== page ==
Friday, 28 June 2013

“There are ‘big changes’ on the way in terms of how we are governed…”

After reading the Draft Auckland Unitary Plan, guest poster Christopher Lee now understands what Tipene O’Regan meant when he said there are “big changes” ahead on the way in terms of how we are governed.

At a meeting last week I listened to Professor John Burrows and Tipene O’Regan talk about the government’s Constitutional Review, on which they are panellists, where I was unsettled to hear O’Regan announce there are “big changes” ahead in terms of how we are governed.   (This was the same week he announced that all those opposing continued further Maori influence are next door to Nazi sympathisers.)

imageI have also been watching with particular interest the debate going on about the Draft-Auckland Unitary Plan.  An article by Michael Coote from the NBR on 31st May (and his submission to the Council on the Plan), brought my attention to several issues of which I had previously been blissfully unaware. Maybe you’re also unaware of the passages in the Unitary Plan concerning issues of significance to those the plan dubs “Mana Whenua.” * Coote writes he is

concerned about the Maori racial supremacy bias that Auckland Council is attempting to embed permanently into its public policy through the Draft-Auckland Unitary Plan via Treaty of Waitangi-related clauses of legislation such as the Resource Management Act and various court decisions, and through additional political decisions Auckland Council has made off its own bat.
    This bias is particularly evident around, but not limited to, issues concerning … “Sites of significance to Mana Whenua” …

I’ve since had a read through the passages pertaining to Mana Whenua in the Plan, and I am very disturbed by the extent of the rights that would be granted to iwi over and above rights as Auckland citizens. Embedded throughout this plan are proposals which I believe attack the very heart of our democratic system and the property rights of ratepayers and citizens. In my opinion, if these are adopted it will create two classes of citizen, Mana Whenua and others.

Maybe this was what Sir Tipene O’Reagan was alluding to in his speech.

Our democratic and property rights are very important to me, as I imagine they are to the vast majority of fellow Aucklanders. It appears that here, as elsewhere, the terms ‘partnership’ and ‘principles’ of the Treaty are being used by local iwi to claim ‘co-governance’ of major resources.

imageCo-governance would establish a political system where the power and authority of one party, iwi, is unchallengeable by every other party.

This party is not appointed by the people, and therefore not accountable to the people. The Council’s ‘commitment’ to the Treaty therefore, as explained in the draft Unitary Plan, comes directly up against the principles of democracy.

There are two areas I have identified as being particularly concerning. These are:

  • Mana Whenua having an “equal partnership” with Council in the management and governance of our natural resources would fundamentally undermine both the principle of equality of citizenship, and the democratic system it supports. Precedents have already been set here with the steering group set up for the Hauraki Gulf Marine Spatial Plan—the governance structure consisting of 8 representatives of our democratically elected governing bodies, and 8 Mana Whenua members. The justification for this 50/50 co-governance being “This structure provides equality of representation consistent with the principle of partnership within the Treaty of Waitangi.”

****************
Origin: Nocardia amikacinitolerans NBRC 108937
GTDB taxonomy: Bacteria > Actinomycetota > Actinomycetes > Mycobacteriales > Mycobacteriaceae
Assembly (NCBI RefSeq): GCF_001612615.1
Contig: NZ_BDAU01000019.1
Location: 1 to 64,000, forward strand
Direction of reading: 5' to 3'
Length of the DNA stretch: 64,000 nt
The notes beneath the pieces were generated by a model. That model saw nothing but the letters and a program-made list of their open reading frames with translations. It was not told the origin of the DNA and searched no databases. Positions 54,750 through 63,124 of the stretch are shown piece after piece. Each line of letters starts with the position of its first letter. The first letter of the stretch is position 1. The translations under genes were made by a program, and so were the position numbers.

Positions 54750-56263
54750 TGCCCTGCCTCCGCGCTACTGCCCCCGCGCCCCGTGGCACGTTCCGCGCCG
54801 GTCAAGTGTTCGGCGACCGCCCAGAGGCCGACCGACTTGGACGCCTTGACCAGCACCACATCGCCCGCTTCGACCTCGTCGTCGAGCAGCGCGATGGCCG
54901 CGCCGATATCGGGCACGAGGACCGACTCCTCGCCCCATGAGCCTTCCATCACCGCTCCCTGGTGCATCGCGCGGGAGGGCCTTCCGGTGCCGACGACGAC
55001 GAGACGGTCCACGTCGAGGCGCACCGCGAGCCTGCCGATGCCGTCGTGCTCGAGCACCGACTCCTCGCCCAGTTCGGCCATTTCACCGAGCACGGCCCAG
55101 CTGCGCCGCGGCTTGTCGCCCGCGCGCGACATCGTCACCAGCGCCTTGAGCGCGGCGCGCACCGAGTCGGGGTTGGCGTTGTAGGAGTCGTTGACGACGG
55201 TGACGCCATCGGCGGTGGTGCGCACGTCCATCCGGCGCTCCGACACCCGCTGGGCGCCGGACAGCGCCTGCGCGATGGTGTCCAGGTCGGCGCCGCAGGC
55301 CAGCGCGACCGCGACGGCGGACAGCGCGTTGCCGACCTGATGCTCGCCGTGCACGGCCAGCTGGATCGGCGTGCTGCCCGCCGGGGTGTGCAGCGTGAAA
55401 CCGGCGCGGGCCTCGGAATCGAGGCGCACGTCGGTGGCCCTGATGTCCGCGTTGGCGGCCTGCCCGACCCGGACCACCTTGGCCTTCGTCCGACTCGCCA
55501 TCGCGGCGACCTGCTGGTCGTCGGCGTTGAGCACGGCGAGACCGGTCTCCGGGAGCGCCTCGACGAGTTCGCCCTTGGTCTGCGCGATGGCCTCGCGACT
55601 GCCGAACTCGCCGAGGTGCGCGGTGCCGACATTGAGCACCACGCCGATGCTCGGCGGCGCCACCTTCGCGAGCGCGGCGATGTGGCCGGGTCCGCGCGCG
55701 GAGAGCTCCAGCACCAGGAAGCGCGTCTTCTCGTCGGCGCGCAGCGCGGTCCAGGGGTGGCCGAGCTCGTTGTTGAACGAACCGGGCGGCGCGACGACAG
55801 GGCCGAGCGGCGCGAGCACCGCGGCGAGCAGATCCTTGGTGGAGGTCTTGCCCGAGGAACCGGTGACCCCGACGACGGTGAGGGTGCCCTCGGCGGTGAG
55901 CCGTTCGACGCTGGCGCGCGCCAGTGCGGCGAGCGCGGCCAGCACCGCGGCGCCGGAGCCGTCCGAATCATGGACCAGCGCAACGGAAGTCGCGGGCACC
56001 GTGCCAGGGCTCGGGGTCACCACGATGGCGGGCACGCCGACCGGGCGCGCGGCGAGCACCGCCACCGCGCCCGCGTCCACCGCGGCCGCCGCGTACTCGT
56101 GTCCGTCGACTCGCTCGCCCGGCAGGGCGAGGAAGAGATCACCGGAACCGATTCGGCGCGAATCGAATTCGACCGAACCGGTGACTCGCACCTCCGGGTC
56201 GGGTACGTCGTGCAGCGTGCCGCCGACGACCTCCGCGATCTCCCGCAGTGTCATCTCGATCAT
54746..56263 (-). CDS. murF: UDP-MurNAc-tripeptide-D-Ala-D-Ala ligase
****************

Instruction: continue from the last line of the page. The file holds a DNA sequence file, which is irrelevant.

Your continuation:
• The scale and extent of the Mana Whenua significant sites, which if they choose to do so, as it appears in the plan, would enable iwi to inflict their wishes upon the property rights of other citizens; imposed on the say-so of iwi authorities, unaccountable to anyone else in Auckland.

I believe it is abundantly clear that Mana Whenua influence would not be confined to environmental governance and resource management. Precedent here has been set under section 85 of the Local Government (Auckland Council) Act 2009, which allowed the Independent Maori Statutory Board to appoint a maximum of two persons to sit as members on each of the Council's committees that deal with the management and stewardship of natural and physical resources.

These members are unelected, with full voting rights alongside our democratically elected councillors.

imageHowever, the Independent Maori Statutory Board's legal advice suggested that the entitlement to appoint representatives are even more extensive than many probably anticipated. Consequently, unelected Independent Maori Statutory Board members sit on 16 Auckland Council committees and forums, and nominated members also sit on a range of hearings panels and working parties. Most of these bodies have no obvious link to the stewardship of physical and natural resources.

The Unitary Plan clauses that give me most concern are outlined below:

In Section 2.1.4 under the heading Decision making, environmental governance, partnerships and participation:

  • “Mana Whenua seek greater participation in resource management decision making. They want co management, joint management and co governance arrangements concerning shared decision making”; and
  • “Building stable and equal partnerships is an important process for Mana Whenua to enable active and meaningful participation in the management of natural resources.”

There is even provision for Mana Whenua to take full control in some instances, for example:

“The full transfer of powers in accordance with s. 33 of the RMA is an option Mana Whenua would like to pursue for particular resource management activities”.

And again in Section 2.5.1 it is shown just how wide ranging these powers could be:

“Objective no. 4 [under the heading “Recognition of Te Tiriti o Waitangi partnerships and participation”]
‘Enable the transfer of powers and/or establishment of joint management agreements for certain functions relating to the development and management of ancestral lands, water, air, coastal sites, wāhi tapu and other taonga, and the sustainable management of natural and physical resources, where an iwi authority:
           a. has an ancestral connection or mana over a resource 
           b. has a clear mandate to represent the interests of that iwi or hapū
c. can demonstrate the ability to fulfil the requirements of the RMA, whether directly 
                or by  outsourcing.”

The scale and extent of policy regarding Sites of Significance to Mana Whenua is also wide ranging, not only numerically, but also in scope, i.e. not just confined to sites but to include whole areas. If these proposals were to be adopted there is the likelihood that the property rights of many citizens would be impacted upon. These sites are to be nominated on the say-so of Mana Whenua. I see nothing in the Unitary Plan allowing any such such assertions to be challenged by any affected parties.  See if you can: